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Hirsch awarded with $4 million contract to supply its surveillance solutions to U.S. Government agencies

Published on 5 August, 2010

Hirsch to provide its advanced security systems to U.S. Government agencies
Hirsch supplies solutions for security management and access control to a large number of U.S. Federal agencies
Hirsch Electronics, a manufacturer of integrated security and identity management solutions and a business unit of Identive Group, Inc. confirmed the award of $4 million in orders to supply U.S. Department of Justice agencies with Hirsch security systems.

The majority of the revenue associated with the orders was recognised within the second quarter which ended June 30, 2010. Notice of the awards was first made public by the General Services Administration pursuant to Federal disclosure regulations.

Steve Healy, Hirsch's EVP of Sales & Marketing, noted: "The DoJ orders underscore Hirsch's position as a trusted supplier of advanced security systems for U.S. Federal agencies."

Hirsch supplies solutions for security management and access control to a large number of U.S. Federal agencies on an ongoing basis. In particular, U.S. government customers rely on Hirsch to provide an array of solutions that help them address growing threats and comply with new standards. With the mission of ensuring that the U.S. government's evolving requirements are factored into Hirsch's ongoing research and development, Hirsch's Government Programme Group (GPG) based in Reston, VA, along with Hirsch's close involvement in industry standards bodies, have allowed Hirsch to stay ahead of the competition in many ways.

Many agencies are upgrading their security systems to utilise the new Hirsch cards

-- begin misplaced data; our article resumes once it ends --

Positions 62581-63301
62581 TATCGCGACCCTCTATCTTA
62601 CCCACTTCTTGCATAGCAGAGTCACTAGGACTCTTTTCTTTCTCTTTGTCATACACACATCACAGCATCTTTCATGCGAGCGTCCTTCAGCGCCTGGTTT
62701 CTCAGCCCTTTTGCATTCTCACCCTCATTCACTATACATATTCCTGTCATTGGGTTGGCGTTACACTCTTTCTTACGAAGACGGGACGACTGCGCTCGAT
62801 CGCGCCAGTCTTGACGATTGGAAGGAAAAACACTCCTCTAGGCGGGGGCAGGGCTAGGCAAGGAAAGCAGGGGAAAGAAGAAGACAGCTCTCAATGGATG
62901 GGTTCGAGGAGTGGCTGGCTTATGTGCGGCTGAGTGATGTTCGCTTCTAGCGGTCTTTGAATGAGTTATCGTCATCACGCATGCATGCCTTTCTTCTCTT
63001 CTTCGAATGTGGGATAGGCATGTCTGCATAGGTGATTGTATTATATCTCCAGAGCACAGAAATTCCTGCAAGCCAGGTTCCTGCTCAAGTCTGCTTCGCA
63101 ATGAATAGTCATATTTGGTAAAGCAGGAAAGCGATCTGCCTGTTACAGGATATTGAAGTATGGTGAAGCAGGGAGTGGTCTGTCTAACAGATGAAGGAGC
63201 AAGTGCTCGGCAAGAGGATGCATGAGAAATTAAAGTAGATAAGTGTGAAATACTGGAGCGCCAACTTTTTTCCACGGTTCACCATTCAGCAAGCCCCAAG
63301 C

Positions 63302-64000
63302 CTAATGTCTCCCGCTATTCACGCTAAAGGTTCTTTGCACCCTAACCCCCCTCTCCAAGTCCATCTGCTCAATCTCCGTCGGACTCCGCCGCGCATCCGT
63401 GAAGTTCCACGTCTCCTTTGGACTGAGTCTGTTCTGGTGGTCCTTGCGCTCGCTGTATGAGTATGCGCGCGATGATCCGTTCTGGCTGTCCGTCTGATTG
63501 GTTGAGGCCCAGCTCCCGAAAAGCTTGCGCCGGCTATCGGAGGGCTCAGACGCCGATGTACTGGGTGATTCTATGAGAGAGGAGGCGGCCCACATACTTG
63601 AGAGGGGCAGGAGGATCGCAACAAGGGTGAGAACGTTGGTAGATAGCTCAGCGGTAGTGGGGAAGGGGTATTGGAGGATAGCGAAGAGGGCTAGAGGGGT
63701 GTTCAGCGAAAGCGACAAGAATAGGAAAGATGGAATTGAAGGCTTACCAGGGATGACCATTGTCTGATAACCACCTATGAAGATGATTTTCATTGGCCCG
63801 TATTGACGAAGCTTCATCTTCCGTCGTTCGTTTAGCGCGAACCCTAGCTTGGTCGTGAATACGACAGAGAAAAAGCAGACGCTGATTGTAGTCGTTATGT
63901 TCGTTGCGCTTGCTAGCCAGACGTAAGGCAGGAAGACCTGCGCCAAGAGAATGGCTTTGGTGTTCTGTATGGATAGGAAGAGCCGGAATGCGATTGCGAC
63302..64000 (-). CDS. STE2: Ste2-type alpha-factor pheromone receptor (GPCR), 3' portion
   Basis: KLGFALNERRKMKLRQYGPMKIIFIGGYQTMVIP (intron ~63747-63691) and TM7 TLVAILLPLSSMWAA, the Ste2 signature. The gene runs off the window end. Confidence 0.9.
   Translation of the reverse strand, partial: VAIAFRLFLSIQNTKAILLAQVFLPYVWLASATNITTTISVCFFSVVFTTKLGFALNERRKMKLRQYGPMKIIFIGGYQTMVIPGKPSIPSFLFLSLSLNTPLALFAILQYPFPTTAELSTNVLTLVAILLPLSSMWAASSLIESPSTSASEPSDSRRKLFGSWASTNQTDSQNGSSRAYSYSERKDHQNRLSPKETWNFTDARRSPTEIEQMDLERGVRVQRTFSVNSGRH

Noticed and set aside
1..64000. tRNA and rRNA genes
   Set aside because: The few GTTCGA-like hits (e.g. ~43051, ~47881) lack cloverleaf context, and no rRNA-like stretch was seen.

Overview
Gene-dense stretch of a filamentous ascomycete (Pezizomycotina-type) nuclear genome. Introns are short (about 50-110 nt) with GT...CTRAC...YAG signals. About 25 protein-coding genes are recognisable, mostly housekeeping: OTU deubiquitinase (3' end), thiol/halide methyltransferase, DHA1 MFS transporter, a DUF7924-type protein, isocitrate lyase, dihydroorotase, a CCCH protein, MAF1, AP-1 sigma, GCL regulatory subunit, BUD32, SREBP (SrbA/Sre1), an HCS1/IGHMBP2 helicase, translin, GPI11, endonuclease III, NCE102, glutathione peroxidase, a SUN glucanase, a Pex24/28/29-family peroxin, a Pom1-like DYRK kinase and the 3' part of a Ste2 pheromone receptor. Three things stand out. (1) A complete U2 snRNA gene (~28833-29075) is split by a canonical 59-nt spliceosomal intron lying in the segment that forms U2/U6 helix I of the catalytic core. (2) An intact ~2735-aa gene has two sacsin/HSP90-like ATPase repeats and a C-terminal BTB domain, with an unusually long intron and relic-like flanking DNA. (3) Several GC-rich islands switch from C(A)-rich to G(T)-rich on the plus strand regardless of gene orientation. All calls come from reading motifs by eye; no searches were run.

"Hirsch was one of the first to offer a wide range of solutions that help Federal agencies move toward HSPD-12, FIPS 201 and FISMA compliance," explained Lars Suneborn, Hirsch's Government Programme Director. "From credential management systems to readers and controllers capable of using PIV, CAC or TWIC cards, we have helped our government customers not only to solve their current security issues but also to put their smart cards into use as they were intended by Homeland Security Presidential Directive (HSPD) 12."

Since 2008, the Federal government has issued several million Personal Identity Verification (PIV) cards for use by its employees. The smart card contains trusted, government-issued digital certificates which can be used for strong authentication of a cardholder's identity. At the time of the PIV card's introduction, agencies lacked the technology to use the card's high-security features, and most cards have been used solely as a low-security photo ID. However, many agencies are beginning to upgrade their security systems to be able to utilise the new cards for highly secure building access control and computer log-on.

"The PIV-related standards that were first implemented by the Federal government appear to be moving into state and local government, governments outside the U.S., and even corporate America," noted Healy. "I believe Hirsch is well positioned to assist those additional groups as well as Federal agencies and government contractors with their PIV and PIV-I implementations."

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